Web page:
I never succeeded in getting Amma’s approval despite my attempts to please her. When my best intentions failed, I turned defiant and began to do my own thing, and it equally riled her.
When she came to stay here I was anxious about her response to my home and lifestyle. Her comments included those on my housekeeping skills (“tidy, but obsessive about clutter”), the food (“cooks hurriedly and too many dishes for the day!”), cookware (“why use breakable ceramic when stainless is cheap and best?”), larder (“you buy too many biscuits”) and assorted quirks including, “paintings that are funny looking”, “Why don’t you fix grilles on the windows?” “Why do you have too many dinners and lunches thrown in?”, “You’ve turned lazy and fat”, and “You need patience with your son” and so on.
This time I didn’t turn defensive. An old mother’s scolding doesn’t make a feckless daughter feel powerless as it did when she was a girl. I let her bring it on.
However I faltered at what she thought was my worst transgression.
“You learnt Bengali?” she spoke up after the first two days here.
“Uh, survival tricks. Had to work in Calcutta and get around”, I answered.
“But you speak it all the time with them at home,” she said accusingly, pointing to my domestic help and cook.
“They are Bengalis and speak only Bangla”, I reasoned.
“You watch far too many Bengali films”, she said.
“Well, they don’t release Angadi Theru here in the multiplexes; but they do show Shob Charitro Kalponik at the cinema over here”, I said guiltily.
“You have too many saris that are Dhakais, Tangails, Dhonekalis, Murshidabad silks”, she said, checking out my cupboard.
“Issh! Look at all the Kanchi silks and Madurai cottons I wear”, I cajoled.
“And what’s with the big dot on your forehead?” she asked.
“Gone, gone”, I said, quickly replacing it with an atom-sized Eyetex sticker pottu.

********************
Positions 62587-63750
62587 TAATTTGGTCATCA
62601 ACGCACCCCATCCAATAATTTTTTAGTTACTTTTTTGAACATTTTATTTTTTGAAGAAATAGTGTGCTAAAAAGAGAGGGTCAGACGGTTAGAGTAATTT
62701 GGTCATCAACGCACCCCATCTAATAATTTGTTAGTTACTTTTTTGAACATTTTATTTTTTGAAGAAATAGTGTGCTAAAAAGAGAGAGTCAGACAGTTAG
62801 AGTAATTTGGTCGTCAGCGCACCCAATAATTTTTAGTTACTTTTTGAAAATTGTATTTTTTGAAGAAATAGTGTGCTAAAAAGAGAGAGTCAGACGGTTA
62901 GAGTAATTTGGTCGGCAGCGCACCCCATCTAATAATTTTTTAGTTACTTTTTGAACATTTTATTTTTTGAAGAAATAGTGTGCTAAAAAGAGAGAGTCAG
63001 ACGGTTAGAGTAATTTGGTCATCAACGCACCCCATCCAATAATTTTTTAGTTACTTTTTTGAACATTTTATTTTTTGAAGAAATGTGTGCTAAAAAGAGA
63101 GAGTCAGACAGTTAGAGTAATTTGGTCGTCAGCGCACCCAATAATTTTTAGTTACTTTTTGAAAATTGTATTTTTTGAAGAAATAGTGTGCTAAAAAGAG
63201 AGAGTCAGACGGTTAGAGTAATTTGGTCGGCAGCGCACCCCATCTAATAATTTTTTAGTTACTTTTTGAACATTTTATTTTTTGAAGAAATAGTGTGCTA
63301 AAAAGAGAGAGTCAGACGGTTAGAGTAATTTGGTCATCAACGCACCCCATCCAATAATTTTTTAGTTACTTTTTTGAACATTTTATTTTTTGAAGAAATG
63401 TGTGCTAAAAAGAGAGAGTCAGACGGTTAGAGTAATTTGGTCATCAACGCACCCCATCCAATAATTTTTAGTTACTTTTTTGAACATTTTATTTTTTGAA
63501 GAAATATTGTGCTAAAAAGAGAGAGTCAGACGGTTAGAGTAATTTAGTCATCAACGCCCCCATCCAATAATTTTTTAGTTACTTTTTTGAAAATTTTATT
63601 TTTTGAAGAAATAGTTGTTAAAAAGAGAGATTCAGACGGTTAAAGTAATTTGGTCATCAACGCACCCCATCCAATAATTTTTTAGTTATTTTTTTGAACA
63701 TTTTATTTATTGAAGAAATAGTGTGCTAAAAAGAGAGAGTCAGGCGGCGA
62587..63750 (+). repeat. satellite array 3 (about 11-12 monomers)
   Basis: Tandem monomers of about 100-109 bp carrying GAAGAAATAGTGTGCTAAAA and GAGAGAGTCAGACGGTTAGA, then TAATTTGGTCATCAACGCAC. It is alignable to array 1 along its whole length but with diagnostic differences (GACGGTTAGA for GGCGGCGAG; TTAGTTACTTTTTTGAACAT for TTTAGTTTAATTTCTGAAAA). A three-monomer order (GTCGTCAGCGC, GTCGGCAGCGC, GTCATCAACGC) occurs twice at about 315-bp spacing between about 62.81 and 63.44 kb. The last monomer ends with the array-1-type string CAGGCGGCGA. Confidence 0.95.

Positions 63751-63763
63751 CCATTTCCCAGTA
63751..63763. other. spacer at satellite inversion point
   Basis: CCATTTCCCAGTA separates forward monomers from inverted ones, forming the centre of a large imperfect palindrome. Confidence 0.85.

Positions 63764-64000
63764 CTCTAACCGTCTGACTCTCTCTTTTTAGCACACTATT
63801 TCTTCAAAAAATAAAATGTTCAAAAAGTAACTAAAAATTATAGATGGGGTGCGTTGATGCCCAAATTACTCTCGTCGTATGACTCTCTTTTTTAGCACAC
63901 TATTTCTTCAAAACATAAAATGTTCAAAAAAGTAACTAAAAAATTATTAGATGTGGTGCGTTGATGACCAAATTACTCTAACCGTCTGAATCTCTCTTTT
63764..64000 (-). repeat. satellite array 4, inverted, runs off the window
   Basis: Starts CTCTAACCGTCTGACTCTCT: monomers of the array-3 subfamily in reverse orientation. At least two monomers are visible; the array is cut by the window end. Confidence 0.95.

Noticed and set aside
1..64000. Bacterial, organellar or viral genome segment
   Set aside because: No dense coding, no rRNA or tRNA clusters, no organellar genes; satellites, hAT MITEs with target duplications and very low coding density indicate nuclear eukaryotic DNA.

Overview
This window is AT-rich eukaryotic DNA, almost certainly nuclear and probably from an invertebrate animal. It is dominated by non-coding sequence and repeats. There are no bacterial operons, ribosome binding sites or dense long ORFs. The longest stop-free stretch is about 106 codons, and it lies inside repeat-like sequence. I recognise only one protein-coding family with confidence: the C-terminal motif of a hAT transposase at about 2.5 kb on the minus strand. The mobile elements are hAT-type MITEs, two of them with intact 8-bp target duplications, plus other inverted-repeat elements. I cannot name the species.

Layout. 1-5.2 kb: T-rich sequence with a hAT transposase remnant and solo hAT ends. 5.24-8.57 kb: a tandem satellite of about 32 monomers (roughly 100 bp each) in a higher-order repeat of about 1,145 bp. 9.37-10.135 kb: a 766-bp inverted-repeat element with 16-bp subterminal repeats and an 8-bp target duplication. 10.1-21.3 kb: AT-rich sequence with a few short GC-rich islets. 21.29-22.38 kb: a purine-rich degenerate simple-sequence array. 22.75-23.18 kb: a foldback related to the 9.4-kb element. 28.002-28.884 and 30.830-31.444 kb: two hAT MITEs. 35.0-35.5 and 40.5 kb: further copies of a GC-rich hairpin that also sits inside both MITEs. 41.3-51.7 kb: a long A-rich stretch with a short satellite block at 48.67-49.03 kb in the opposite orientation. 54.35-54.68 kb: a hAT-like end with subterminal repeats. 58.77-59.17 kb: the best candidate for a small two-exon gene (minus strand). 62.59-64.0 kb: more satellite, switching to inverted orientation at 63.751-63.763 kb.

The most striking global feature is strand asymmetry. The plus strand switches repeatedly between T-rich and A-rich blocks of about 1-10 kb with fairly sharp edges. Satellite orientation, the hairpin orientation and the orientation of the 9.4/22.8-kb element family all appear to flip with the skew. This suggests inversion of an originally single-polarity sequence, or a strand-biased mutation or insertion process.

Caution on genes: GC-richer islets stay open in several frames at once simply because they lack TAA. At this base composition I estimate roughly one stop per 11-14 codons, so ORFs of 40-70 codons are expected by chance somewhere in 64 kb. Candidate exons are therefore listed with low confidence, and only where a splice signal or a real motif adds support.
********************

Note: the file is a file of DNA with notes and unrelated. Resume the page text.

“And you seem to gobble Lavanga Latika, chumchum, and roshogollas”, she said.
“Chi, chi! You know my favourite sweet is the poli you make”, I said ingratiatingly.
“Hah! I’ve heard my poor grandson exchange a word or two in Bengali,” she said complainingly.
“ I’ve taught him bits of Tamil too. Speak up, Kanna,” I cooed.
“Kun.., Ku..!” he giggled.
“He meant Kundrinmel Kumaran”, I tried making owl-eyes at my son.
“And your husband speaks no Tamil either,” she said pointing a finger.
“Ei je, say something in Tamil, no?” I pleaded.
“Um, er, Kun..? Kus..?”
Desperate and hysterical, I finally decided to tell her the truth that would win the heart of one musically inclined and gifted.
“I don’t and can’t sing Rabindra sangeet. No lal par sari, no long hair left loose, no harmonium twanging. My bard is Bharati, not Gurudeb,” I squeaked.
“Sure?” she asked suspiciously.
“Yes, Amma. I can’t sing Rabindrasangeet though it’s the eve of Tagore 150th anniversary and the Bengali population over the world is warbling in a sonorous chorus”, I said in a placating tone.
“Hmm”, she said relenting.
“That immediately turns null and void any attempt at conversion on my part and my acceptance into their fold. A muddlesome maami, ayyo, yes; a bewitching boudi, alas, no”, I said with finality.
That did buy temporary truce between us.